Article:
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James Turrell lightens up

portrait of the artist in the desert light

Artist of light James Turrell, looking rather like a rugged daisy* with his white mane and full white beard, addressed the annual meeting of the Fairmount Park Art Association at the Philadelphia Museum of Art yesterday evening. Turrell was speaking with a mission–to raise money. He had been asked by the Chestnut Hill Quaker Meeting to make them a new building. But it was going to cost them more than they could afford (the link above is to the Art 21 videos on Turrell).

aerial view of Roden Crater, the volcano that Turrell rebuilt

Turrell was introduced by Signe Wilkinson, Daily News political cartoonist and a member of the CHQM. She retold the story of Turrell’s purchase of 150,000 acres, which included a volcano and some cattle. It was really the volcano, Roden Crater, that interested him. He was going to turn it into an art work that captures the light of the sky.

“Megalomania is too puny to describe it,” she said of Turrell’s ambition. The volcano is the height of a 75-story building, and the structure inside being created by Turrell is 35 stories. “Where does someone with this sense of grandeur come from?”

Of course, Wilkinson ascribed it all to his Quaker roots–to his grandmother who took him to endless Quaker meetings and told him to look to the light.

The megalomaniacal vision of creating a light sculpture out of that volcano, along with his other work, earned Turrell a MacArthur Foundation award.

But the real surprise in the talk was Turrell himself, whose artistic hubris turned out to be tempered with a dry sense of humor and the ability to tell a joke on himself–like the time he pumped water from 900 feet below to fill a 1.5 million gallon reservoir atop the crater. Overnight, a tube he forgot to remove siphoned the water right back to its source.

James Turrell, “Raemar,” 1969, reconstructed 2004, mixed media installation.

Once he’d gotten past having to make himself seem more human, he began to talk about his 3-dimensional projections of light. He wanted a way to form light that would give the feeling of its physicality or thingness. He came out of a painting background, he said, with wall spaces as picture planes. He said he was trying to get light to “occupy” a space the same way that a stereo turned up can cause music to occupy a space.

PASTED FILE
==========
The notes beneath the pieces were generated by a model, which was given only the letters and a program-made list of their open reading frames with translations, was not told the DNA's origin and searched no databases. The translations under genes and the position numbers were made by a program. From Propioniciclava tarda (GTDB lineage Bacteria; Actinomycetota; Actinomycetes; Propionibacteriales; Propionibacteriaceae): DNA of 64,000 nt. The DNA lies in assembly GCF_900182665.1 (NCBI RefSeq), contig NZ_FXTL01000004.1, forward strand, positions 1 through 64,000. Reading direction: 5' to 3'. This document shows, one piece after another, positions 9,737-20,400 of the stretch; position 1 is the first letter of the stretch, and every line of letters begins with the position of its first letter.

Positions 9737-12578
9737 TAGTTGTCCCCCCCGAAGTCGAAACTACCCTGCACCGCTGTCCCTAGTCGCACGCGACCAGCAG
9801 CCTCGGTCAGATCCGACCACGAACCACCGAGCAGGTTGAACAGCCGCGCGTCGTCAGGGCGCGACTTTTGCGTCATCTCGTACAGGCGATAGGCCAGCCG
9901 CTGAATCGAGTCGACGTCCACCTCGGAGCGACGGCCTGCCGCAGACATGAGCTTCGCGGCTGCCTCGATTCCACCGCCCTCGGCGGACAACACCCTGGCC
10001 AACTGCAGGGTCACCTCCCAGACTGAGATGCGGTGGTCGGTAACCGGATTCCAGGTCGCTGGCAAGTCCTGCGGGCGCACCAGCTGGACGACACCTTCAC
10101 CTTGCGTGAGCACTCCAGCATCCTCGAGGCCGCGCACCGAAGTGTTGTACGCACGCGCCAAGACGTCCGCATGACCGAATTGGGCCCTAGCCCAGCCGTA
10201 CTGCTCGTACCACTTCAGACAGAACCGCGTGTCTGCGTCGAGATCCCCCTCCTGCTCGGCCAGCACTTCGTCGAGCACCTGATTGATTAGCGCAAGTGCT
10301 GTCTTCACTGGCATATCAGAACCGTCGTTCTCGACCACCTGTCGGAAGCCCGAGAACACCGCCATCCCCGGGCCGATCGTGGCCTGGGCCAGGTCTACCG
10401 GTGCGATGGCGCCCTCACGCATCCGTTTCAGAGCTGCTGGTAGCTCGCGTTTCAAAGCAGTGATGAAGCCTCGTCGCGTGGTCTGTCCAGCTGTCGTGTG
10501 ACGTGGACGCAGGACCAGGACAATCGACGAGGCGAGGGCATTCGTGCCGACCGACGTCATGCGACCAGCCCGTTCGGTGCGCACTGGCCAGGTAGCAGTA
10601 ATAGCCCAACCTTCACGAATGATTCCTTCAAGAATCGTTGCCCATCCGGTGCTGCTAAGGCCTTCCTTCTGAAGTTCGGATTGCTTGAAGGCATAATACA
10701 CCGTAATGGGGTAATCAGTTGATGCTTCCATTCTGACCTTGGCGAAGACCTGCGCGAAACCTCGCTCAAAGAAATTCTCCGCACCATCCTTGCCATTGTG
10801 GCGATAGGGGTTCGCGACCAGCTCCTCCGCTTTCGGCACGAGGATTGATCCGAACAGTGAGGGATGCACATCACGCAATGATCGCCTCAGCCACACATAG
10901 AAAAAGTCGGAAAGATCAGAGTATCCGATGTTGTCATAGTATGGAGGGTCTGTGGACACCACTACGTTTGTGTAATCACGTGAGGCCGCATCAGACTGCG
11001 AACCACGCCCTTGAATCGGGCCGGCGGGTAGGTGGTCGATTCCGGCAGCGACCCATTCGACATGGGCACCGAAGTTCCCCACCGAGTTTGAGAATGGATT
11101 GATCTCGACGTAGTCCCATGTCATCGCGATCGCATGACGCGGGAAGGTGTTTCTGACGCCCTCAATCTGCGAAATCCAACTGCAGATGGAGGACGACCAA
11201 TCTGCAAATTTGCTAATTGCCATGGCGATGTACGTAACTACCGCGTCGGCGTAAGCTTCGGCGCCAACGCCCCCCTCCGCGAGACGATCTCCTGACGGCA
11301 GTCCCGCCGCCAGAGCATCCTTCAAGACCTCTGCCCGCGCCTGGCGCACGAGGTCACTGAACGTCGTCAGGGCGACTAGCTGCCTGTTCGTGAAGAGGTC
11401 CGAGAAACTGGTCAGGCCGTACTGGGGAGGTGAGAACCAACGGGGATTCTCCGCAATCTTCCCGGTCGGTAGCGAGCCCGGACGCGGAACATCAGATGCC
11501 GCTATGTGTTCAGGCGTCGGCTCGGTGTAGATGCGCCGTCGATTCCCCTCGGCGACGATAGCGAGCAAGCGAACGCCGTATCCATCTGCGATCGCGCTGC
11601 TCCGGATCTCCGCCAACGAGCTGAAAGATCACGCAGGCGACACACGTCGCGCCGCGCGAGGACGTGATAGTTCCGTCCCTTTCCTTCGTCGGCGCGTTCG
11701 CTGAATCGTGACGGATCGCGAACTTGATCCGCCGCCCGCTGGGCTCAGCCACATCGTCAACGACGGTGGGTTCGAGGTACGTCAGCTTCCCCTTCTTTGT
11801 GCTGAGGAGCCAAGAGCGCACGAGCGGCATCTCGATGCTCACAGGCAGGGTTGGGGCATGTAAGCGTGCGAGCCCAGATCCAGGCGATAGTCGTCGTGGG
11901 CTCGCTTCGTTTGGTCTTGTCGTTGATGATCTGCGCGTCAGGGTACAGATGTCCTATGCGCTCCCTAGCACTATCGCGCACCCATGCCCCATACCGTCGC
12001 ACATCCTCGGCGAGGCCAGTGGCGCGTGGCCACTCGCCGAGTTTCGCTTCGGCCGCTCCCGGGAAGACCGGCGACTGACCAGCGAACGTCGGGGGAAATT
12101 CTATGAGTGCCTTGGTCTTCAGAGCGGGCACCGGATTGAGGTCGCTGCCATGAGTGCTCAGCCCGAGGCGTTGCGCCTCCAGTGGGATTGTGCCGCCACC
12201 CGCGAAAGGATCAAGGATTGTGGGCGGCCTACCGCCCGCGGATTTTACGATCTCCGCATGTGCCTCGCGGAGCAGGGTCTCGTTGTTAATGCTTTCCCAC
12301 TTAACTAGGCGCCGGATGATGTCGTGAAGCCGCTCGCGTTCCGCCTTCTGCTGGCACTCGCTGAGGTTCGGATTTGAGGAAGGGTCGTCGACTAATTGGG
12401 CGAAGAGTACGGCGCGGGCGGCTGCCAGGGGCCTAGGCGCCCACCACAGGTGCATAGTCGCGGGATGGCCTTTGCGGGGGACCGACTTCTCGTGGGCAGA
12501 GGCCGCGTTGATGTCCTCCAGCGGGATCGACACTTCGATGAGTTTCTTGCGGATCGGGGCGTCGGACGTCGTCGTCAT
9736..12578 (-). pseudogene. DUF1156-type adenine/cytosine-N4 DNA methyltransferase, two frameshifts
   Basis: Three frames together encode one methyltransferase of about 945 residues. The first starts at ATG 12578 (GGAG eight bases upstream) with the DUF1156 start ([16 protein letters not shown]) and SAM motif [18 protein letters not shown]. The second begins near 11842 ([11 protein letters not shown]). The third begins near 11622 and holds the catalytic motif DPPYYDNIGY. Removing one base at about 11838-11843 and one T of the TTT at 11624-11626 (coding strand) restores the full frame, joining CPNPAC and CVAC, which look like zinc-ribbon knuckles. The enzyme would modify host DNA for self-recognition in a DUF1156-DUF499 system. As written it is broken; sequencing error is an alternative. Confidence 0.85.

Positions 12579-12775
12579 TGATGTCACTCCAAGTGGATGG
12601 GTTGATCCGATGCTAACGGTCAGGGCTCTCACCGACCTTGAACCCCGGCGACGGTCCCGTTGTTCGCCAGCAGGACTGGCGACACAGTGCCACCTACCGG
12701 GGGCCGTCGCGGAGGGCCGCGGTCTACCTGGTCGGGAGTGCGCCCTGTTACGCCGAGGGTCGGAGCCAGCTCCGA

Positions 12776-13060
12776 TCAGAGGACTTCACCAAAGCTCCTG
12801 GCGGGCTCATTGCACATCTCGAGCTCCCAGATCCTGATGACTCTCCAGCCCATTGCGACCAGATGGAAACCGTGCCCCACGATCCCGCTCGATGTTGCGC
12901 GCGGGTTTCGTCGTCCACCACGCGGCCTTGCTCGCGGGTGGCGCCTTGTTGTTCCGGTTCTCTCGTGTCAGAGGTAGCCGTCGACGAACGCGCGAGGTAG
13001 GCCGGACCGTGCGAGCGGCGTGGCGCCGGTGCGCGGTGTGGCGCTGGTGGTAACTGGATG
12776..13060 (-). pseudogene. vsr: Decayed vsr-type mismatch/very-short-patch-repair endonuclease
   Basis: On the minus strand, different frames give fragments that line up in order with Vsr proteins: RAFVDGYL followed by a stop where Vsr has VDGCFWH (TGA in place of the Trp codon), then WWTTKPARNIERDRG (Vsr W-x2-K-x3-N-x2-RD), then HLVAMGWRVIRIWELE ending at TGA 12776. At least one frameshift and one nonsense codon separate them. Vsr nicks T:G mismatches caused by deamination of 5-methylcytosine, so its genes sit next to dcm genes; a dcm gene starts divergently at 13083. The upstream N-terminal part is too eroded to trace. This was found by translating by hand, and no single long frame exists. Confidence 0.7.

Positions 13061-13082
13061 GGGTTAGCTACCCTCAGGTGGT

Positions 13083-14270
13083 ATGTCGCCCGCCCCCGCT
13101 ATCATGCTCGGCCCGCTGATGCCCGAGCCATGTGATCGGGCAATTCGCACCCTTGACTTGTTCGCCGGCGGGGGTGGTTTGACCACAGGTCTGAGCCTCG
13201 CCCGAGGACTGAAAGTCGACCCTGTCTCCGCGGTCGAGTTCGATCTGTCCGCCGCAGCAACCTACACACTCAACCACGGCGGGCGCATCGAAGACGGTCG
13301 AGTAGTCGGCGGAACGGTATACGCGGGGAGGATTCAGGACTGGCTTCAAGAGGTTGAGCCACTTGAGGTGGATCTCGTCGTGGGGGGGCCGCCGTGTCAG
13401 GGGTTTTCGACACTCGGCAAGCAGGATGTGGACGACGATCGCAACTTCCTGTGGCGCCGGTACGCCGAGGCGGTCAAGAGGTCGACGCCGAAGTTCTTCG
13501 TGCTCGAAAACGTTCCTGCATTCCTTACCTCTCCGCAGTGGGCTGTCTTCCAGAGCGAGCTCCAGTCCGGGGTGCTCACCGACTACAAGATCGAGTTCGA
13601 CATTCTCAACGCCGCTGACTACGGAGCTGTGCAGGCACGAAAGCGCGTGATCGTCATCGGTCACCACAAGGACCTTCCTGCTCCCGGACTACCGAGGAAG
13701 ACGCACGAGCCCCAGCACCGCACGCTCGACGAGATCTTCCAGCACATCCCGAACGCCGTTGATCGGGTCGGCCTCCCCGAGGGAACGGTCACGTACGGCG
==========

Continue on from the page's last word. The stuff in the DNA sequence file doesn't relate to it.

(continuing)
He liked the idea of connecting the physical with the non-physical.

James Turrell, Spread (2003), installation view at Henry Art Gallery, Seattle, WA, photo Dean Welshman

Unfortunately, he was making art that had difficulty fitting into people’s homes. So he began flying people around and restoring antique airplanes until he could find a way to “sell colored air and blue sky.”

His work, he said, was not a comment on our materialistic culture. He was reading stuff like Cal Tech physicist Richard P. Feynman’s “QED: The Strange Theory of Light and Matter,” which discusses the intersection of matter and light. “I wanted to make art that was about this formless, filled void.”

Turrell showed some slides of his pieces that look like walls but are actually light, and mentioned that at the Whitney, three people fell when leaning against one of the light walls. One of the victims, married to a state supreme court justice, sued him. He mentioned the deaths caused by Richard Serra’s and Christo’s art. “I couldn’t believe that I was doing anything but the most benign kind of work.” I myself have to think that Christo and Jeanne Claude never imagined that one of those festive-looking parasols could become a deadly weapon, either.

James Turrell: The inner way, 1999

At some point in his art-making, Turrell decided that stepping into the light was more effective than observing a light shape. He began lighting tunnels, making a space inside that that the light makes larger than the physical measurements. It’s here that I would imagine that he found the alchemical principal of making gold out of light.